Good grades are important to have if you're pursuing a career in the medical field, but there is more to being a medical professional than having good grades. Bedside manners are an essential part of patient care and can be challenging to adapt to each patient’s unique needs. The book “The Fifteen Minute Hour” proposes solutions to this conundrum by discussing the art of steering conversations toward the patient. By doing so, a mere few minutes of dialogue can carry the weight and depth of an entire hour. This compelling idea shows how the smallest details make the biggest impact in patient care.
Using the BATHE method, physicians can perform a simple psychological assessment in addition to their physical assessment. BATHE stands for background, affect, trouble, handling, and empathy.
Asking patients about what has been happening in their life could help better assess their physical symptoms (elaborated on in the Trouble paragraph). Additionally, it allows an opportunity to establish a personal connection despite the limited number of meetings per year.
Given that a patient opens up about their current life events, one can move on to asking the patient how they feel about their life events. Asking this can allow the patient to elaborate more on their life and lifestyle, which can help better understand the patient’s overall health and wellbeing.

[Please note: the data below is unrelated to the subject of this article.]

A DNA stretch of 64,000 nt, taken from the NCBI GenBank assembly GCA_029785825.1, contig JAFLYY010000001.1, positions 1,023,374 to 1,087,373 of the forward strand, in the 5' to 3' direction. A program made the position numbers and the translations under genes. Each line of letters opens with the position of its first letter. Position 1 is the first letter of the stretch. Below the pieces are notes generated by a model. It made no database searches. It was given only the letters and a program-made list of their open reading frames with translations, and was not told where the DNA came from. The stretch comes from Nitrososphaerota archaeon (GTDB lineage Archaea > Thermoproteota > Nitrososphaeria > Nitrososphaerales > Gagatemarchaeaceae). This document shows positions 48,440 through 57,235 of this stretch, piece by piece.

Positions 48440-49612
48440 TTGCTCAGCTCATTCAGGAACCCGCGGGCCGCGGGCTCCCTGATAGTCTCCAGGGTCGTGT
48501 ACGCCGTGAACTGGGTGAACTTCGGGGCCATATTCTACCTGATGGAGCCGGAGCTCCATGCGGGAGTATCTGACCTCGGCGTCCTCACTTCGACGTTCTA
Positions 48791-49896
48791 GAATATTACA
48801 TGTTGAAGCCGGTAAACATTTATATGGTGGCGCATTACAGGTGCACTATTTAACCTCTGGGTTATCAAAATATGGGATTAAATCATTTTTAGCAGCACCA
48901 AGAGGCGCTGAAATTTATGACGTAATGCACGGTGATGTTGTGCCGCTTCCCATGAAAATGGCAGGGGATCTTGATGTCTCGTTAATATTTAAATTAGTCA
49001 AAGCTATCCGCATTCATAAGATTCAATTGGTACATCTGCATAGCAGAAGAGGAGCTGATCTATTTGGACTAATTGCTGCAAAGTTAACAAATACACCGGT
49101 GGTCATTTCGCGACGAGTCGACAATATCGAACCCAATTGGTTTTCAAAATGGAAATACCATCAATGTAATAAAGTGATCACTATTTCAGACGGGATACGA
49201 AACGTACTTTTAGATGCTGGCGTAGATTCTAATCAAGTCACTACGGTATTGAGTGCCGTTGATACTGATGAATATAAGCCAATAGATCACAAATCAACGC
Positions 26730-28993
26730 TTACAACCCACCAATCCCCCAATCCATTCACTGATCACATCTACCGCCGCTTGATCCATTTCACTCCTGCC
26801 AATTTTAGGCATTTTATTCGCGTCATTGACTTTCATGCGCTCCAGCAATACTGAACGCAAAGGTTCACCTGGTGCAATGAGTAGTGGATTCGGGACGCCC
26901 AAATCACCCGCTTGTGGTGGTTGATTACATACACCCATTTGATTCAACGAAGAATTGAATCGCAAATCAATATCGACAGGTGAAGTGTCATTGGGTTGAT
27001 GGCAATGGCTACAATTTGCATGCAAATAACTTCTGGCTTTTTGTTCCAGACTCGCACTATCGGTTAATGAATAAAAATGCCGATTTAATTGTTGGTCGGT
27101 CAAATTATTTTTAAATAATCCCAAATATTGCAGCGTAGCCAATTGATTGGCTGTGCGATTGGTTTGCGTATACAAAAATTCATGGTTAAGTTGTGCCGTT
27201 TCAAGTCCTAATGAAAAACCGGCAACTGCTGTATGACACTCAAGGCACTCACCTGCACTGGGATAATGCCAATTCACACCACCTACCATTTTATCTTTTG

This next step involves asking the patient what troubles them the most. By gaining insight into their stressors, one can better assess the best course of treatment. For example, a patient may inadvertently reveal that they experience certain physical symptoms when they are under stress. This suggests that stress could be exacerbating or even causing the patient’s symptoms. In this scenario, stress relieving activities (i.e. yoga, exercise, etc.) may be more helpful than medication alone.
The next step is asking the patient how they are handling their situation, given that there is one. Patients have different coping styles, and some may resort to harmful habits. It is crucial to encourage positive strategies, as this can promote a healthier lifestyle in the long term.
The last step is empathy. Providing empathy is arguably one of the most important steps, as it makes the patient feel seen and heard. This could be achieved through sentences such as “That must be very hard” or “That must be very difficult for you.”
Every patient wants to be valued and understood, but health care professionals (such as doctors and nurses) have limited time to care for their many patients each day. This approach optimizes this time: it allows the patient to talk more about themselves while giving professionals an opportunity to evaluate the patient more accurately. It facilitates a personal connection and a better treatment plan. The BATHE method is an effective and versatile method that can elevate the standard of patient care.